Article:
Calvin Klein's Latest Blockbuster Was Food for Thought on a Runway Covered in Popcorn
All of our matinee idols were there, including Nicole Kidman, Lupita Nyong’o, Michael B. Jordan, Millie Bobby Brown, Margot Robbie and Jack Kilmer.
Forget fashion, some designers really want to be in pictures.
That’s what kept running through my mind Tuesday evening watching Raf Simons’ latest Calvin Klein runway blockbuster, a dystopian popcorn feature that had models and guests wading through a sea of ankle-deep kernels that had been pumped into the show space in the former Stock Exchange Building.
It was one of the most elaborate sets New York Fashion Week has ever seen: a red barn façade, tractor seat stools and mountains of pop were the backdrop for Belgian designer-come-to-New York Simons’ latest commentary on America — the democratic beacon that it once was and the tarnished reality it has become.
All of our matinee idols were there, including Nicole Kidman, Lupita Nyong’o, Michael B. Jordan, Millie Bobby Brown, Margot Robbie, Jack Kilmer, with a front-row seat to the melancholy parade set to Simon & Garfunkel’s “Sound of Silence” and “California Dreamin'” by The Mamas & The Papas.
From hand-knit balaclavas, to purses with images of car wrecks from Andy Warhol’s macabre 1963 “Death and Disaster” series, violence was a recurring theme. Some models carried bags of popcorn in their arms to drive home the point. As Alec Baldwin said, while playing president Donald Trump, “Are you not entertained?”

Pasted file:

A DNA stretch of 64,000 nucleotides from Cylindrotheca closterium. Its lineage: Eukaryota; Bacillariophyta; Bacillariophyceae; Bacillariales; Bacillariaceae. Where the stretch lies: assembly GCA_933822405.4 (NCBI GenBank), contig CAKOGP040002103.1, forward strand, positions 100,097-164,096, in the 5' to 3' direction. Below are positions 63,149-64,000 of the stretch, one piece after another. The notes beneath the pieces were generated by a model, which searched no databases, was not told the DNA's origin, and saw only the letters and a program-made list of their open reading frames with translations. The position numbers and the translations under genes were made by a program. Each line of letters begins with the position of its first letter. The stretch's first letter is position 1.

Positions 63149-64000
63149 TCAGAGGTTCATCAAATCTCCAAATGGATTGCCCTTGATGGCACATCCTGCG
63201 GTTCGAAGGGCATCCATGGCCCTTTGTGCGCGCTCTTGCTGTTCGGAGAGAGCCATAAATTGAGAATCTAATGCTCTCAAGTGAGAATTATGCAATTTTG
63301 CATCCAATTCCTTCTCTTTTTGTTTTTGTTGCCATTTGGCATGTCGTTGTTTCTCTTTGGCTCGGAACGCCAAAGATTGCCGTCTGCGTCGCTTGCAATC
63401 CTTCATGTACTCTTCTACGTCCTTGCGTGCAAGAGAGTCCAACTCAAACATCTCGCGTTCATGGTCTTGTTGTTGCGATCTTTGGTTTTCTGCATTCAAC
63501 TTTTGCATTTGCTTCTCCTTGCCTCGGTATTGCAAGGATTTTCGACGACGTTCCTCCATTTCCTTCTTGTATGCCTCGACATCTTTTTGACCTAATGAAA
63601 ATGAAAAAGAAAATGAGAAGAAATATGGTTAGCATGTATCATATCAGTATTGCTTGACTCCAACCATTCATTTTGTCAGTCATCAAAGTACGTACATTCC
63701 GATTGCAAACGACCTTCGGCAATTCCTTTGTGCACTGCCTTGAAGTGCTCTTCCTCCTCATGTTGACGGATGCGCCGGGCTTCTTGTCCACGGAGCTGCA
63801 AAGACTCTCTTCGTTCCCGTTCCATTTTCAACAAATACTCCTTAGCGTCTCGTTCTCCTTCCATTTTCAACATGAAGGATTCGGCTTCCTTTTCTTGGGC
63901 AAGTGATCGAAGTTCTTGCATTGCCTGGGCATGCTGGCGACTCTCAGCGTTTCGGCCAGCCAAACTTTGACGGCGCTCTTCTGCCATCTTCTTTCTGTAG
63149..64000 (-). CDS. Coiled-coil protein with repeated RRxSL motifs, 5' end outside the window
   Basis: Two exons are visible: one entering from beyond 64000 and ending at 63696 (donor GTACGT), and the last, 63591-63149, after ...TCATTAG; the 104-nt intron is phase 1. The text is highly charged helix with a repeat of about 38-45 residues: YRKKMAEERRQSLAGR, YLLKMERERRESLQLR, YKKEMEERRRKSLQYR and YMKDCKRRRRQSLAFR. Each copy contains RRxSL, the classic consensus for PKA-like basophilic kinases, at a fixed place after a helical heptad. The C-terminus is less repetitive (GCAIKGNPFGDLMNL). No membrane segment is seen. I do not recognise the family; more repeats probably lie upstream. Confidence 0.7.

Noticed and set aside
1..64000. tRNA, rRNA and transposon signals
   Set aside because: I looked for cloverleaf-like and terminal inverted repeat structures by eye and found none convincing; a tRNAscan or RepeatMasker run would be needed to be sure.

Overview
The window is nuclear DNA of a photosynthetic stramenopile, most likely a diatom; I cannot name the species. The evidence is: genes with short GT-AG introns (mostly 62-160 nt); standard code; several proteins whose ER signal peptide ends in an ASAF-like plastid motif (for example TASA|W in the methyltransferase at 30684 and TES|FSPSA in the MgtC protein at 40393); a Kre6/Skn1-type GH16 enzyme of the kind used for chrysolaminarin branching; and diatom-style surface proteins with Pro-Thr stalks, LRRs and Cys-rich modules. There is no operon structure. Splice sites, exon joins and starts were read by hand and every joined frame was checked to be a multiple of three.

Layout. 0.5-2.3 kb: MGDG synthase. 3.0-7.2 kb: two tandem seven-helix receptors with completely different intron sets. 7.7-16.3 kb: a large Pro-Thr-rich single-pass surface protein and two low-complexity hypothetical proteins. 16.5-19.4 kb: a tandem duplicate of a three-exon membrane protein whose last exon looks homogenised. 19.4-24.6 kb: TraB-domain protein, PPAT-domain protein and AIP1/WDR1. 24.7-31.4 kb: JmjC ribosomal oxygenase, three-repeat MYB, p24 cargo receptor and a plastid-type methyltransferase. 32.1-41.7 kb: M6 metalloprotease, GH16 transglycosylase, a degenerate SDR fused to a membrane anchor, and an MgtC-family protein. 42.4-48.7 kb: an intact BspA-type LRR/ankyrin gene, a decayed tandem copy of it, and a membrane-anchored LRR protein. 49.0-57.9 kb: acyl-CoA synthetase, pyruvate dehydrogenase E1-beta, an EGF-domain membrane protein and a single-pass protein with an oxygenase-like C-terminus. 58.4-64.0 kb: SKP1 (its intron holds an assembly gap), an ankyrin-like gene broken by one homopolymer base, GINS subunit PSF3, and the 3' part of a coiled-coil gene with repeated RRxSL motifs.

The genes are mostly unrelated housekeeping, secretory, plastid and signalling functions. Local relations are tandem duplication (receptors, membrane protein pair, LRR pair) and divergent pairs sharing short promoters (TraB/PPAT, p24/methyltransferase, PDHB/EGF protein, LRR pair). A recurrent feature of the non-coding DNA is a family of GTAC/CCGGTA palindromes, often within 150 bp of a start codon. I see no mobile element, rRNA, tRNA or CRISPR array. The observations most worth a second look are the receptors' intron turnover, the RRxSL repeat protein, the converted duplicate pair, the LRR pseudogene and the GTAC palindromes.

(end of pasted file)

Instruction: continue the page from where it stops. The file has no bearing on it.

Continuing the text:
Simons understands his role as a showman, and the part that entertainment plays in boosting a global brand like Calvin Klein. In many ways, this collection felt like the second act of his spring season, which drew imagery from horror films The Shining, Carrie and Psycho, as well as Warhol. Back then, Simons praised movie-making: “I think cinema takes freedom to present itself where only a handful of people do that in fashion," the designer said backstage. Of course, Hollywood is the mythology of America, which Calvin Klein has invested heavily in, tapping a wide range of stars for ad campaigns, red carpets — and the front row.
The stars on the fall 2018 runway were the outerwear (oversized windowpane check overcoats, slim reefers, quilted vests, fireman's jackets and more) that the brand has been known for since Calvin himself started it as a coat shop in 1968. Unraveling knitwear, including a one-off Looney Tunes Road Runner sweater, was also compelling, as was a delicate quilt square-print chiffon dress. Humble icons of the American wardrobe, blue-collar uniform shirts and high-waist work pants, were reframed in the context of luxury fashion.
But what is a mega-brand like Calvin Klein really asking people to buy into? The story that Simons is telling — which it's worth noting is quite dark. The concessions, the popcorn if you will, are the Kardashian-advertised Calvin Klein logo underwear and denim. That’s where you make the big bucks — if you can get enough eyes on screens making the connections. Food for thought.